Construction costs will rise throughout Australia in coming years as a resurgent building sector and a massive volume of engineering work drives competition for resources, a leading economist has warned.
Speaking on the last day of his company’s four-day online conference, BIS Oxford Economics Associate Director Adrian Hart said upward pressure on construction costs would re-emerge from 2022/23 as the dollar of work done rises to levels which have never been seen before if capital intensive oil and gas projects are excluded.
In the past, Hart says strong price growth accompanied both the mining boom leading up to 2012/13 and record levels of housing and transport construction activity in the middle of last decade (see chart).
Going forward, he said that if the capital-intensive oil and gas sector is stripped out, the dollar value of construction work done is likely to reach levels not seen previously (see chart).
This would underpin renewed pressure on costs notwithstanding that these have barely moved over the past year amid weaker levels of activity.
“Going forward, we are starting to see a recovery (in construction activity),” Hart said.
“When you use past peaks as a guide and when you strip out oil and gas construction … we start reaching in my mind a bit of concern about capacity and capability from about FY23 onwards. That’s when you are starting to see a simultaneous recovery in residential and non-residential building joining an already pretty strong engineering construction market. That means we are pushing total construction activity to levels that we have never seen before when you strip out oil and gas.
“That is going to be interesting in how we cope with that level of construction work.
“It hasn’t hit us yet, but as we go forward over the next few years, I anticipate that we might start to see a pickup in some of these prices.”
On key cost components, Hart says:
- Significant pricing pressures are likely to arise for quarry products such as cement, concrete and sand due to the volumes of these products which are needed in road and tunnel projects.
- Whilst overall wage pressures remain subdued and growth in remuneration is likely to accelerate at a modest pace only, supply shortages are emerging for some specialist skills. In coming years, companies may need to offer remuneration increases to retain workers in these areas.
- Oil prices haver recovered from less than $US30 per barrel to above $60 per barrel. Going forward, BIS expects only modest additional price growth but talks of upward risks to prices depending on supply side considerations such as OPEC behaviour.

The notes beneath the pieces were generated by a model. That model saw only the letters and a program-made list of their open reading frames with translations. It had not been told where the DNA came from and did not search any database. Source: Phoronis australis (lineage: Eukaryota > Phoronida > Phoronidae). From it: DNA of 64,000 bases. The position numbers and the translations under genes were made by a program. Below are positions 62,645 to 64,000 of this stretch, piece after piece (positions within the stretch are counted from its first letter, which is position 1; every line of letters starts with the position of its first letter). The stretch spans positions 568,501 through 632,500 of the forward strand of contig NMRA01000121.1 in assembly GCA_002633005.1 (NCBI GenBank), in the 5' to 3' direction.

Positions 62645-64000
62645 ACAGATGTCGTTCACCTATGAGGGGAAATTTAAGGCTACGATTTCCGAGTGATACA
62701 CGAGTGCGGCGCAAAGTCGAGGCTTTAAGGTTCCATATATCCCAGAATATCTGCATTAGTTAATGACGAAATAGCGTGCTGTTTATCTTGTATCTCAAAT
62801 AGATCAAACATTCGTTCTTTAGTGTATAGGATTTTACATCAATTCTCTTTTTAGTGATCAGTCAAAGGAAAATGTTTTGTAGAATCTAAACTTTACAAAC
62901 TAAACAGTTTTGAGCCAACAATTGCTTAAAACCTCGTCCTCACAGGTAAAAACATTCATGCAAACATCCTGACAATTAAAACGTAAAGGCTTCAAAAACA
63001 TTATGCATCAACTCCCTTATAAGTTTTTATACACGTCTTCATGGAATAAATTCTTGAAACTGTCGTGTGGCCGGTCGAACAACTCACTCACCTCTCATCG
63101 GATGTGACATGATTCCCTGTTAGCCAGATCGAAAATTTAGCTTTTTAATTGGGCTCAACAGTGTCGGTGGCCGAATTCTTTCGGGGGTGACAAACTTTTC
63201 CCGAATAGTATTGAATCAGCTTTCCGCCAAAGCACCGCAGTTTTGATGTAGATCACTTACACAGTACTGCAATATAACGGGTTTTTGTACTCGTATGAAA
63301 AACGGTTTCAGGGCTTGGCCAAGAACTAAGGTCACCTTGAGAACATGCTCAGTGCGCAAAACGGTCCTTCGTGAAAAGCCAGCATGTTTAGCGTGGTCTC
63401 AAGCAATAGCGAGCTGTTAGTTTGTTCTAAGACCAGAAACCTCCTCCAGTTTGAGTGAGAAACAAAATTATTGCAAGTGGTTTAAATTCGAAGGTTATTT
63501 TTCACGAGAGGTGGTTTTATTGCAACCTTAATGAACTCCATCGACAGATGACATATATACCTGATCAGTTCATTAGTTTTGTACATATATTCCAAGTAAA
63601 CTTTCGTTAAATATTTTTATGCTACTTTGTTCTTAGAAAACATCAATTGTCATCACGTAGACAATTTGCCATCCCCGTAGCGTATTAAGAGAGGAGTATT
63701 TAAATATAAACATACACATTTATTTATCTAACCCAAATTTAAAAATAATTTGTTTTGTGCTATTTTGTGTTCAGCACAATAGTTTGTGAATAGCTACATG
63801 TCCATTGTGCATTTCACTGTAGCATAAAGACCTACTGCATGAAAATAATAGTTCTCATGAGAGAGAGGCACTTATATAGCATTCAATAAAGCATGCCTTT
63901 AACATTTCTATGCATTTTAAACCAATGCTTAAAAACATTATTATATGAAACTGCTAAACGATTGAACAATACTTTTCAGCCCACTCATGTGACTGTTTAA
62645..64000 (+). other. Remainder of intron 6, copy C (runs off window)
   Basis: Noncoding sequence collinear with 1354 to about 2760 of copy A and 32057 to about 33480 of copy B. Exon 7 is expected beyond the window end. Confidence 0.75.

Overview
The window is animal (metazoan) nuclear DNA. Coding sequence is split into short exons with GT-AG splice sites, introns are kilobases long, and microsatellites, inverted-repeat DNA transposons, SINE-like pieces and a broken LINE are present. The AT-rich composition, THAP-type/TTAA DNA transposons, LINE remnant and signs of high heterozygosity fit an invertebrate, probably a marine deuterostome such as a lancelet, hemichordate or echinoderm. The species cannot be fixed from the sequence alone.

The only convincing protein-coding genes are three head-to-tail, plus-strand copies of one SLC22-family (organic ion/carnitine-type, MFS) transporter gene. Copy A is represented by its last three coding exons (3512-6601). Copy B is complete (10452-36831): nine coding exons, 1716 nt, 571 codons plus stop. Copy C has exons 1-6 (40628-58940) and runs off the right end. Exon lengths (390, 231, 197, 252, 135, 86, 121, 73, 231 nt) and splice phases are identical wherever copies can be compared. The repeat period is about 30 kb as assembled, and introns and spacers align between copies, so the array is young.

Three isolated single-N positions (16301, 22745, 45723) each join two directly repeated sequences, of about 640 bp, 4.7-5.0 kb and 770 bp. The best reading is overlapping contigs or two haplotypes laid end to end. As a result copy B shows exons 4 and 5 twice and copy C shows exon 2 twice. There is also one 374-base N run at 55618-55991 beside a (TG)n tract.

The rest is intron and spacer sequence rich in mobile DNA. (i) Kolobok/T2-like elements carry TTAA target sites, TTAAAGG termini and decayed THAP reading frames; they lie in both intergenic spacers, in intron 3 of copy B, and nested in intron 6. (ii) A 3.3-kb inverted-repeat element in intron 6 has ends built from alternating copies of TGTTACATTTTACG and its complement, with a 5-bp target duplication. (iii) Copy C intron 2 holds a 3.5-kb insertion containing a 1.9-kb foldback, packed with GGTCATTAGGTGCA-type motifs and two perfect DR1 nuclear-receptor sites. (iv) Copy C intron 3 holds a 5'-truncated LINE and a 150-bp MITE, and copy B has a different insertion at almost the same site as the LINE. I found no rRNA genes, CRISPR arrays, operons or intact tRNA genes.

- Steel prices are likely to remain relatively stable. Whilst BIS anticipates a decline in iron ore prices, Hart says steel prices did not surge when iron ore prices shot up and are unlikely to drop sharply in response to the anticipated decline in ore prices – especially as stimulus spending delivers support to steel demand.
- The Australian dollar is likely to firm at around $US0.80 following recent gains notwithstanding the anticipated drop in iron ore prices as economic recovery supports demand for our currency. Nevertheless, any negative sentiment could see the dollar undershoot on these expectations and add to cost pressures.
The latest comments follow an earlier forecast from quantity surveying firm Turner & Townsend, which indicated that construction tender prices would remain stable in the short term but would return to growth of between 1 percent and 3 percent per annum across major capital city markets over 2022/23 and 2023/24.
In his presentation, Hart said construction margins had lifted over recent years after having previously dropped back in years following the end of the mining boom.
He cautions, however, that the latest spike in margins most likely represents statistical distortion created by JobKeeper.
Finally, Hart said construction faces challenges in boosting productivity growth.
Compared with other economic sectors, construction has underperformed in this area over recent decades (see chart).
This is important, Hart says, not only for industry but also for broader policy.
As taxpayers pump large amounts of money into stimulus and public assets, it is critical to ensure that they derive maximum value for their investment.
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